Collaboration is a lauded concept among artists, but it's a lot trickier to pull off than to talk about. In essence, it requires a deep level of confidence in others and in one's own ability to roll with whatever arises. But that comes naturally to Durham choreographer Justin Tornow, who leads the dance group COMPANY.
"I have a tendency to be super free," she says. "I trust my collaborators so much."
Tornow's openness and faith in others will be fully on display in her latest work, No. 19/Modulations, which premieres this week both inside and outside of 21c Museum Hotel Durham, closing the DIDA season.
The performance incorporates the work of almost ten other artists, including videographers, musicians, and a visual artist. Even the structure of the piece contains a measure of uncertainty that could only be created by someone willing to relinquish control. Tornow says she's never collaborated with so many people at once, but she's not worried.
"I'm working with super pros—that's how I can have so much trust," she says.
Tornow's core partner in the piece is Heather Gordon, a visual artist who makes maps and geometric designs based on personal data. The two have been working together for three years and agree that they share a deep connection that informs their creations.
"We are entwined when it comes to the work," says Gordon. "We come across concepts independently and find that we're both interested in them."
In the case of Modulations, they began with an open-ended sense of investigation. "She gave me five maps sometime last fall and said, 'See what you think,'" says Tornow.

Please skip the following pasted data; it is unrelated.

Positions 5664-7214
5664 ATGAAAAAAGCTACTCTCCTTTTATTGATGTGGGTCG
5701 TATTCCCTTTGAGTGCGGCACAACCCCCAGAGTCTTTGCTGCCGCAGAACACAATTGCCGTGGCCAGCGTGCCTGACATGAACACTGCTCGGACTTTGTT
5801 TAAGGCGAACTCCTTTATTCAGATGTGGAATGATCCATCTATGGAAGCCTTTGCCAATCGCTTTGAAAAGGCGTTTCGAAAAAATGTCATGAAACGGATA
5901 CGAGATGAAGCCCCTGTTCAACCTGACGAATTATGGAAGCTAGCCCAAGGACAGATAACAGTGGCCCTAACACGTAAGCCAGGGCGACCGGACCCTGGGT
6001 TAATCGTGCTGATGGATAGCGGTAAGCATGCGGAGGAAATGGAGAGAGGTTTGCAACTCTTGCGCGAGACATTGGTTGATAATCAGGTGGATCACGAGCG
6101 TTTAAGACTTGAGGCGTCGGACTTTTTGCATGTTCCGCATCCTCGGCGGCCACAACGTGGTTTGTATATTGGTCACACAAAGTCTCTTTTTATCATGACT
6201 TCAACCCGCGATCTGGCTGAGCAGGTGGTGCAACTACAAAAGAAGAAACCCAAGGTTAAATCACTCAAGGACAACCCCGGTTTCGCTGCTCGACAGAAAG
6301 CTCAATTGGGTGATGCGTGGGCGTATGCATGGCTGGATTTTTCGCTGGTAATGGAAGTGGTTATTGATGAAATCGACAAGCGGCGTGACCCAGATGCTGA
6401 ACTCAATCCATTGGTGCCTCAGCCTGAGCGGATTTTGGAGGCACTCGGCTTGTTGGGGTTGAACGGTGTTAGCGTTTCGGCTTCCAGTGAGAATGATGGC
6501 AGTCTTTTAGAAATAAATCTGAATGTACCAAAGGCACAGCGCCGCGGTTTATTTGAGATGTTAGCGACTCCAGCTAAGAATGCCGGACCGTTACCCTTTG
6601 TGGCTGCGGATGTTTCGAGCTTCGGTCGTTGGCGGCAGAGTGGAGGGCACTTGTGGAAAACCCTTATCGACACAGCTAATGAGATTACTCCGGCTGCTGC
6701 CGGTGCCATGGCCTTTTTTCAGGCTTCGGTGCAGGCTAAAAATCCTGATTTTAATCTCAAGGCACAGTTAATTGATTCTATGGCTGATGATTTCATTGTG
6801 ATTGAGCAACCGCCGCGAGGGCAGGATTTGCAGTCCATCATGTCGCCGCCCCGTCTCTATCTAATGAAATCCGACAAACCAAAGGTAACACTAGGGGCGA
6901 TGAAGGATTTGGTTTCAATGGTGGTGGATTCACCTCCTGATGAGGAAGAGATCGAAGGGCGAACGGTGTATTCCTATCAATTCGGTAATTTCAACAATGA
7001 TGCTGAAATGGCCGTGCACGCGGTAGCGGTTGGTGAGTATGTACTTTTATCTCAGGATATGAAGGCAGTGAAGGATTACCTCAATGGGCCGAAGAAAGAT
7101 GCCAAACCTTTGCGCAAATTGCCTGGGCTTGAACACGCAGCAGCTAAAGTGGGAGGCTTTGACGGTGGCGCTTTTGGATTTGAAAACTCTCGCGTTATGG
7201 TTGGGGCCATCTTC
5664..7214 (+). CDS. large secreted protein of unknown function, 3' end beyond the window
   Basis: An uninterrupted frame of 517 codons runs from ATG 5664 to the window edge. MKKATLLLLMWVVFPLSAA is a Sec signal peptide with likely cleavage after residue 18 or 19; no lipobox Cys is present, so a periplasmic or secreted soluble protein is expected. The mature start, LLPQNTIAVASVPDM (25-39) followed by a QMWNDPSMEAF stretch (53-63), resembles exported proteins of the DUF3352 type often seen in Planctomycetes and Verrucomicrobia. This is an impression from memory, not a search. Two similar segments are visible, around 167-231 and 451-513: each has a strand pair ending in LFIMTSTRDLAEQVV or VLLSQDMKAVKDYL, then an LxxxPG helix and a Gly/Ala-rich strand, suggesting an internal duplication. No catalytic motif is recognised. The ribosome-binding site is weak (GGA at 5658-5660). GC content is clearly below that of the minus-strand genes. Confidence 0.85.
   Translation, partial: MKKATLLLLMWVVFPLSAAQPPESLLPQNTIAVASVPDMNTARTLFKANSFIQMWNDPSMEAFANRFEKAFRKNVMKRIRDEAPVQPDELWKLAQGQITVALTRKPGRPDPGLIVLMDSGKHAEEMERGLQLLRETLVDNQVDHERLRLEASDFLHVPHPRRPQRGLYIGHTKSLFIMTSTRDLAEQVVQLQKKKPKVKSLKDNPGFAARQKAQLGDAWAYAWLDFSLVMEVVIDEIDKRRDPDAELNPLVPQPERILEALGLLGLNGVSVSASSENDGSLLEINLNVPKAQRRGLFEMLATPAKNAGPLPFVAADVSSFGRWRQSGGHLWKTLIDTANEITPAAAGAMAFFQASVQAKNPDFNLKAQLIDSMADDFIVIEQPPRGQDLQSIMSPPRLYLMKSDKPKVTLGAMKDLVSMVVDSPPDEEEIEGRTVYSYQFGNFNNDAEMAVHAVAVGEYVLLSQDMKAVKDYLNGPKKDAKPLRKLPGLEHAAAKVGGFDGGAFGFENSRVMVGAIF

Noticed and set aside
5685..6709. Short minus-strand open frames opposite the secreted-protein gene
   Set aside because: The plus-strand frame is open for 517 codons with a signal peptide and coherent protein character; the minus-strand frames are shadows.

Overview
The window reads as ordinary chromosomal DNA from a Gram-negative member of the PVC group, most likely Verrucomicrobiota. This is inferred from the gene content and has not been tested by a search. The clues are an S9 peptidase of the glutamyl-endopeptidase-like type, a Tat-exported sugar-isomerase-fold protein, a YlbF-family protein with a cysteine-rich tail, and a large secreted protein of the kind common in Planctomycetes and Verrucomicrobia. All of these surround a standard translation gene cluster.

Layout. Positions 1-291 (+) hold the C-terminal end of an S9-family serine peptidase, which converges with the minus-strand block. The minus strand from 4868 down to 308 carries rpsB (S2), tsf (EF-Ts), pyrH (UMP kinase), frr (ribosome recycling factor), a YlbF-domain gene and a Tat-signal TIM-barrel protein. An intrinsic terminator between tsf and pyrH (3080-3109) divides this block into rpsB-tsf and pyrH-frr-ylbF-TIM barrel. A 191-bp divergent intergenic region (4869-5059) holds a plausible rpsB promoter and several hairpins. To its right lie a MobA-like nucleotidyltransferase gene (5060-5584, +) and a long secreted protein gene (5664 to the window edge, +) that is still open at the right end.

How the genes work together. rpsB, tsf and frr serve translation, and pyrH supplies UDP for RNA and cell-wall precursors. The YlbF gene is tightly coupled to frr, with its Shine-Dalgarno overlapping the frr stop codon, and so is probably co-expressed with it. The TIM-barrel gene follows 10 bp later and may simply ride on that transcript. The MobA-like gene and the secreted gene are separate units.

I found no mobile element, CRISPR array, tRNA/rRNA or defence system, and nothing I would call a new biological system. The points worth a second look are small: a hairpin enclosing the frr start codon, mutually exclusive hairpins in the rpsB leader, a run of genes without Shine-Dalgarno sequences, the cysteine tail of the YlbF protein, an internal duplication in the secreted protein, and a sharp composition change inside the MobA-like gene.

Those works of art, titled "Dynamics of a Binary System" and "My Flow in 160 Iterations," became source material that Tornow used to inform the piece's spatial patterns and the dancers' encounters.
Tornow and Gordon recently worked together on another piece, "Echo," and several of the concepts from that show—like how people reflect one another and the mutability and flow of water—recur in this one. As it developed, Tornow had to figure out its location and overall structure. Originally, she hoped it would run at the Durham Fruit and Produce Company, but that venue was being renovated, so she decided to use a couple of sites: 21c Museum Hotel and the downtown plaza with the statue of Major the Bull.
"I wanted it to be super accessible," says Tornow. "If I put it outside, I'd hopefully remove some of the trappings that modern dance has," which tend to keep novices away.
The result is a show in two parts. On the first two nights of Modulations, live-streamed video of COMPANY performing the piece will be projected on the hotel's outer wall by the plaza. At ADF's indoor studios, videographer Alex Maness will be filming the dancers in real time; the audience's experience will depend on how he chooses to shoot. That showing will be accompanied with a live performance by musician Del Ward.
Modulations' second half will be performed more traditionally, inside the hotel, but the audience will be invited to move around and take in the piece from different angles. For the July 23 show, previous Tornow collaborators Matthew McClure and Lee Weisert will play a sound score; on July 24, DJ PlayPlay will perform an experimental synthesizer set.
Exactly what the show will look and feel like is unclear. After all, Tornow and the other artists have had only one meeting with everyone in attendance, which means the end result will be a bit of a game of chance. But that's kind of the point, says Gordon, who likens collaboration to alchemy.
"We can put [our individual creations] together into this big idea, something that's not achievable by any of us independently," she says. "It has its own life because so many people are touching it, moving it forward. It's like a balloon that's buoyant, taking its own course."
This article appeared in print with the headline "Good Company"